While reminiscing tonight about the grittiest 9-year-old I ever encountered,  it was as if he reached out to remind me today why I feel the way the I do. And, I remember good times with him that transcended his anger, distractedness, and lack of focus. I remember him well.


12 thoughts on “The Grittiest Kid I Ever Knew

  1. That was moving Pam. I found myself reflecting about challenging students I’ve had for the last 15 years. I remember them all by name, face and passion. I love your honesty…you put him with your best teacher, you didn’t share all the information and you took time to simply listen. I would bet you and your school offered the boy exactly what he needed. Patience and Caring.

    Thank you for sharing Pam, your post produced, thought and reflection. It also made me ponder, could I be doing more for some of our challenging students? I always believe we can do more…its just not always clear what that actually is. It sounds as though you put in layers of support and took things one day at a time. But more importantly you CARED for him…and that is what he needed more than anything.

    Thanks for sharing Pam.


    • Ben,

      We become so focused on what we need to do to ensure academic success for all the wrong reasons that we forget the kid inside the child’s body. I wanted to remember what it feels like to not worry about tests but to worry about the child. As for grit, I imagine that kid had developed more to get up every morning and keep going than almost anyone in his life. When I read Duckworth’s kid survey, I realized it was aimed at assessing compliance not resilience. I originally laughed at her 12 item survey because it struck me as the latest example of pop psych turned educational program. All it needed was corporate shrink wrap and a ted talk. Nothing wrong with making sense of practices that help children develop resilience. Nothing right about putting Galton’s name anywhere near children. That’s my problem – that in the instance of Duckworth is an indicator of a a a core belief about humans that I can’t abide.

  2. Fascinating story, Pam, and I can empathize with your position.

    Can you tell me how schools are using Duckworth’s Grit surveys? Have you seen them being used to determine placement?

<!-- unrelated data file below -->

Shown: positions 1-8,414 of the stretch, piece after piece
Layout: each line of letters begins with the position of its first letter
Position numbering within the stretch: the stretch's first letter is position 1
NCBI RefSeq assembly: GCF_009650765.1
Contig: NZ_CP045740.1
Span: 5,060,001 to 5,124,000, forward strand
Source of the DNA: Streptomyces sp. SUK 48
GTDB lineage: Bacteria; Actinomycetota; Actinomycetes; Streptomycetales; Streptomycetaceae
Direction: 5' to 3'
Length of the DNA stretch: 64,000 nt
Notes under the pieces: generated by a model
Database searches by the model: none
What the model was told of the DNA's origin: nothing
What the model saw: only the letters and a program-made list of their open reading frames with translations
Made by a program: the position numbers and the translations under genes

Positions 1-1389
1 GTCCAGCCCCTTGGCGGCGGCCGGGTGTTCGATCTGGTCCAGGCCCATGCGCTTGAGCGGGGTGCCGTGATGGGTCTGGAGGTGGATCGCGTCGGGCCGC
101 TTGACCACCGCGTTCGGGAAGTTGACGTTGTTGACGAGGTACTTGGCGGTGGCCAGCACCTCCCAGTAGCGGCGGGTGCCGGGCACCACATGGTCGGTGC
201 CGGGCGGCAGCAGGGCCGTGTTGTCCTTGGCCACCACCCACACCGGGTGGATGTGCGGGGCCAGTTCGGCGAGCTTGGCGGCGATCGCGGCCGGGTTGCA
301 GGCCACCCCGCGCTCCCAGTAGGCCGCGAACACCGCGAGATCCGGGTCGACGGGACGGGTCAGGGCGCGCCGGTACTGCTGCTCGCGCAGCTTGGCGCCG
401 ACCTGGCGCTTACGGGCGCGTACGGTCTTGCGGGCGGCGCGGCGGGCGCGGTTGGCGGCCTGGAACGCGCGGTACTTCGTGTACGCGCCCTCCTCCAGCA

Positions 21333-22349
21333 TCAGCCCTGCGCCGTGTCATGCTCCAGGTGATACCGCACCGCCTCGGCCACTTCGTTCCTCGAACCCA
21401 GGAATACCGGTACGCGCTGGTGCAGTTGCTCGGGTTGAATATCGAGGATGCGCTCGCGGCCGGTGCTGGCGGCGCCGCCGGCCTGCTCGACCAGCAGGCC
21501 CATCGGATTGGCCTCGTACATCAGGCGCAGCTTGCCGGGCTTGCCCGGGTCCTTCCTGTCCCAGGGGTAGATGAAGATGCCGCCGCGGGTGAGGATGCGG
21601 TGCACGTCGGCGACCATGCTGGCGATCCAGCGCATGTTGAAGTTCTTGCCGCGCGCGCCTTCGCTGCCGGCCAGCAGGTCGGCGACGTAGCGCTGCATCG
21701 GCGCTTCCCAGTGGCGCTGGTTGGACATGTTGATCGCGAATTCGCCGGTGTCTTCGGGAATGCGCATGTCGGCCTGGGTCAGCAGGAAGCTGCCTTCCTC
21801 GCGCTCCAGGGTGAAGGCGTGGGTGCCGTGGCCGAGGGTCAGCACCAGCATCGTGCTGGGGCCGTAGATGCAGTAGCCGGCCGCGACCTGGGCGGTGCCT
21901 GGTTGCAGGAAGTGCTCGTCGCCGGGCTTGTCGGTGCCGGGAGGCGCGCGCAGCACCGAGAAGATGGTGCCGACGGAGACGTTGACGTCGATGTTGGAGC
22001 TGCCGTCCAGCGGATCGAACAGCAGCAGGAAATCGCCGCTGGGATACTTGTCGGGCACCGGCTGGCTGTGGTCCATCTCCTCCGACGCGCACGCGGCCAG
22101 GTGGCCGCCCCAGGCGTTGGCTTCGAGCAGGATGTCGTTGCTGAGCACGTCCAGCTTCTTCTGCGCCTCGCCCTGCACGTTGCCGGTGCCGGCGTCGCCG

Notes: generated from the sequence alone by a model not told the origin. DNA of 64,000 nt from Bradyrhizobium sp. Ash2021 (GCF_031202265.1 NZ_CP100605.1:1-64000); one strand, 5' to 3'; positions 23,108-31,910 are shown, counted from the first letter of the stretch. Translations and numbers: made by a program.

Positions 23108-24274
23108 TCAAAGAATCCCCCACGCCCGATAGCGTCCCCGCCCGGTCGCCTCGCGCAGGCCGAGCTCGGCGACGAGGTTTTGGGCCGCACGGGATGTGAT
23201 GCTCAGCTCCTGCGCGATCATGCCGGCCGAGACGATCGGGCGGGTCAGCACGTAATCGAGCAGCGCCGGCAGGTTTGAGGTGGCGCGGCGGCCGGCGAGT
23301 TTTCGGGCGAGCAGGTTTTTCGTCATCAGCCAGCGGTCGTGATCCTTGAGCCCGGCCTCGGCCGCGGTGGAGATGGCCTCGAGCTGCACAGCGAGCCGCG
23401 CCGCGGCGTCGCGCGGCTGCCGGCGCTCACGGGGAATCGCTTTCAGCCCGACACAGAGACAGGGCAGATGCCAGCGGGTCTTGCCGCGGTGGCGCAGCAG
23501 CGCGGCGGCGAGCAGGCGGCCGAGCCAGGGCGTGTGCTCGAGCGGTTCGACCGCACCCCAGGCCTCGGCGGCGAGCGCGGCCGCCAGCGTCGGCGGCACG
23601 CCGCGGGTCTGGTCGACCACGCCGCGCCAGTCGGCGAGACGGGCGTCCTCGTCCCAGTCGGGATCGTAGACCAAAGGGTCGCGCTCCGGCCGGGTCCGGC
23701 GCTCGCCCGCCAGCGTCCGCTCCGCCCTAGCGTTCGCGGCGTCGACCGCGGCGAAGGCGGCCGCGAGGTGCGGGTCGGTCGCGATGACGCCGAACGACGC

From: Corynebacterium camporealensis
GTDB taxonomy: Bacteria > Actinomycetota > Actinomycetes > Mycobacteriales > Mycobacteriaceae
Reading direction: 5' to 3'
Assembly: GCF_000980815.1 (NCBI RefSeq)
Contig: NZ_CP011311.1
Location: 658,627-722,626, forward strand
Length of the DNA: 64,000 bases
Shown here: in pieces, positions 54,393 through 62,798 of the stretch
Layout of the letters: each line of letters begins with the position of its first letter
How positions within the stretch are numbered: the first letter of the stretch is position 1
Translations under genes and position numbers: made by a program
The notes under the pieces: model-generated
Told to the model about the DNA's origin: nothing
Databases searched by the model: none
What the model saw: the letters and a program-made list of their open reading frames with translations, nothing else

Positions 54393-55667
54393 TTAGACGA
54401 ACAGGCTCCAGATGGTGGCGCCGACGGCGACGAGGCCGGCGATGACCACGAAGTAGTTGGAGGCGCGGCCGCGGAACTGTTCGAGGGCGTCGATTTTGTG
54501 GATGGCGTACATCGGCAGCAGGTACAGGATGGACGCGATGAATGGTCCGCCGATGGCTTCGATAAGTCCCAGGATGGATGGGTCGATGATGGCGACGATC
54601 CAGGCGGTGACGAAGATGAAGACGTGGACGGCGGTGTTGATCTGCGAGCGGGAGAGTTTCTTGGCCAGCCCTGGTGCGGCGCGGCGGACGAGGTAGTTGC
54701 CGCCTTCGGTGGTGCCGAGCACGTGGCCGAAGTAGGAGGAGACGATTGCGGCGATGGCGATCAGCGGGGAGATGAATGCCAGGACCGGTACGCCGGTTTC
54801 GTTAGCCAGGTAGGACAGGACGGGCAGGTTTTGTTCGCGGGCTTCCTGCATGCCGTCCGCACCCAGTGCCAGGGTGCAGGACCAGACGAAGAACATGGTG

• Darren,

      I was surprised when I went to Ms. Duckworth’s site to find the student test – 12 questions – and then to read the items. I worry about the misuse and abuse that will occur as these tests at her site become tools for educators to use to “assess” grit and impulsivity in children. What bothers me the most is the use of Francis Galton in her work as a rationale for her research statement. It’s unconscionable to me for an educator to do so knowing the damage to which he contributed in this country through the Eugenics Movement. I don’t know any schools specifically using that test but it worries me that some will.

  3. This is such a wonderful post, Pam. Your decision to put this boy with the best teacher you had was not, as I’m sure you know, standard operating procedure in most schools. Generally, the more successful students – the most disciplined, eager, curious children – are placed in classes led by the most gifted teachers. The troubled, difficult, lower performing students get the “slow to grade essays” teachers, the faculty lounge complainers, or the first year newbies. And the kids know it; they quickly learn where they and their teachers exist on the school totem pole. Your act told this boy that he and his learning mattered.

    Inspired by your post, I checked out Duckworth’s 12-Item Grit Scale. I’m not sure I understand the value of this scale. So, if I come out fairly soft and distracted, what happens then? Hannibal Lecter and Mother Teresa would come out pretty gritty, but what does this scale really tell us about how individuals will fare in the world and how well we will fare with them in the world?

    I like what Alfie Kohn had to say about the value of developing grit in last week’s NPR article, “Does teaching kids to get gritty help them get ahead?” – “If there’s a problem with how kids are learning, the onus should be on schools to get better at how they teach — not on kids to get better at enduring more of the same.”